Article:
IRS Fresh Start Program

The IRS Fresh Start Program can reduce penalties on late filed returns and late payments, and makes the IRS installment agreement process easier for some.  The IRS Fresh Start Program has been around since 2011 but was recently expanded to help taxpayers in need that wanted to get right with the IRS.

The IRS Fresh Start Program has provisions that ease policies on tax liens, installment agreements, and the Offer in Compromise.  Of these, the most useful are the penalty relief provisions and the installment agreement breaks available.

Late payment penalties usually apply to your balance due beginning on April 17, even if you file an extension.  The extension gets you more time to file, not extra time to pay.  The late payment penalty is calculated at .5% on the unpaid balance each month, up to 25%.

Under the IRS Fresh Start Program, you can be granted a six month reprieve from this penalty if you pay in full by October 15.  In order to be eligible for the program, you must be either 1) a wage earner who was unemployed at least 30 consecutive days during the tax year, or 2) a self-employed individual who had his net income from business go down by 25% or more from last year.

The IRS Fresh Start Program is aimed at lower income individuals.  If your AGI is over $200,000 for married couples filing jointly, or $100,000 filing single, you don’t qualify.  Also, if you owe more than $50,000 for the year, you are out.

If you fit in to the Fresh Start mold, you may file for relief using IRS Form 1127-A, which is available at www.IRS.gove.  Note that you must file your return by April 15 and then request relief through October 15.  It would not be possible to request relief and file the return on October 15.

The IRS Fresh Start Program also makes it easier to qualify for smaller installment agreements.  As you know from reading this site, an installment agreement allows you to pay off your tax debt over time.  Earlier articles posted by me indicate that you must provide financial information (Form 433-A, etc.) on debts of over $20,000 or $25,000… I use both numbers to allow for interest accumulation and other considerations.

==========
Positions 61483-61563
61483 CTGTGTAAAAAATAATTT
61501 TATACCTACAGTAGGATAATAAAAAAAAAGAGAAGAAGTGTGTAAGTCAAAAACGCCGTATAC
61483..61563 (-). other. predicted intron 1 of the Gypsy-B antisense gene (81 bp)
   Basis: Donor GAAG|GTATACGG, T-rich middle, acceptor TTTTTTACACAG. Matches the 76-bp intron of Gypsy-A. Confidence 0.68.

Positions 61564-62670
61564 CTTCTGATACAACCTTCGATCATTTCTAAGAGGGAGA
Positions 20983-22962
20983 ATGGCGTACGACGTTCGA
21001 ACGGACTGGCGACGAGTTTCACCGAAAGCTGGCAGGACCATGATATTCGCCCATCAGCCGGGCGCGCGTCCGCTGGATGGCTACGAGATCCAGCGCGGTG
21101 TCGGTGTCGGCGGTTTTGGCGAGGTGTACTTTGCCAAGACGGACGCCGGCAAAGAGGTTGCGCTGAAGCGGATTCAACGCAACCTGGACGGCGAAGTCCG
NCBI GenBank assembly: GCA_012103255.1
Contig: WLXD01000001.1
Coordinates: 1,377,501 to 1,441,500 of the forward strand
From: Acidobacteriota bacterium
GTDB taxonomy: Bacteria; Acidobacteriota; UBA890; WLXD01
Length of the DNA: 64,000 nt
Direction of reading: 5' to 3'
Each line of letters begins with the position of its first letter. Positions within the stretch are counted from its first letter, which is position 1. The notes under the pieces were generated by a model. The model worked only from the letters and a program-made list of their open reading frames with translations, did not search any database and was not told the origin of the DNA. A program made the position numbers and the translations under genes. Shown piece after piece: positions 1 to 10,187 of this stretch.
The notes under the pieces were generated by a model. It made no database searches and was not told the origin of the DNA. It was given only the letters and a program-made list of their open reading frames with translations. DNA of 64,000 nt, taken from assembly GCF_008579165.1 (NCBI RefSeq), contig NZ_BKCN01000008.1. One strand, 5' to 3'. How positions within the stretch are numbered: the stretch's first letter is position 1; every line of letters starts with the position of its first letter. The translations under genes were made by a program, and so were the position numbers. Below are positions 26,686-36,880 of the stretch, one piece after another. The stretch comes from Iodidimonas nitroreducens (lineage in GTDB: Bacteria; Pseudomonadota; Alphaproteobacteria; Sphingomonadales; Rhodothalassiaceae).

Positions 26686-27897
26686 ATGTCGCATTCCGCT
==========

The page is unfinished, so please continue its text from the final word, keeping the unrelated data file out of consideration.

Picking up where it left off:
Under the IRS Fresh Start Program, you can file an installment agreement without providing financial information, such as bank statements and pay stubs, on a balance due of $50,000 or less.  Also, you may pay off the debt over 72 months rather than 60 months, assuming you are not coming up against the 10 year collection statute.

So, if you owe $45,000, and can make payments of about $620 per month, then you can setup an installment agreement without providing supporting documents.  These numbers are estimates and don’t take in to consideration interest and penalties that will accrue while you are making payments.

I suggest that the IRS Fresh Start Program means that you can represent yourself before the IRS on tax debts of up to $50,000 if you can afford to make significant payments.  If you owe more than $50,000, or the IRS asks for a financial statement, hang up and call a professional.

Of course, this also means that, if you can’t pay off the debt within 72 months and within the 10 years collection period, you must still provide financial information.  If you will run out the 10 year clock before the debt is paid in full, you need a partial pay installment agreement, which is much more difficult to negotiate than a full pay agreement.  Please see the various articles on this site for more information on the installment agreement process.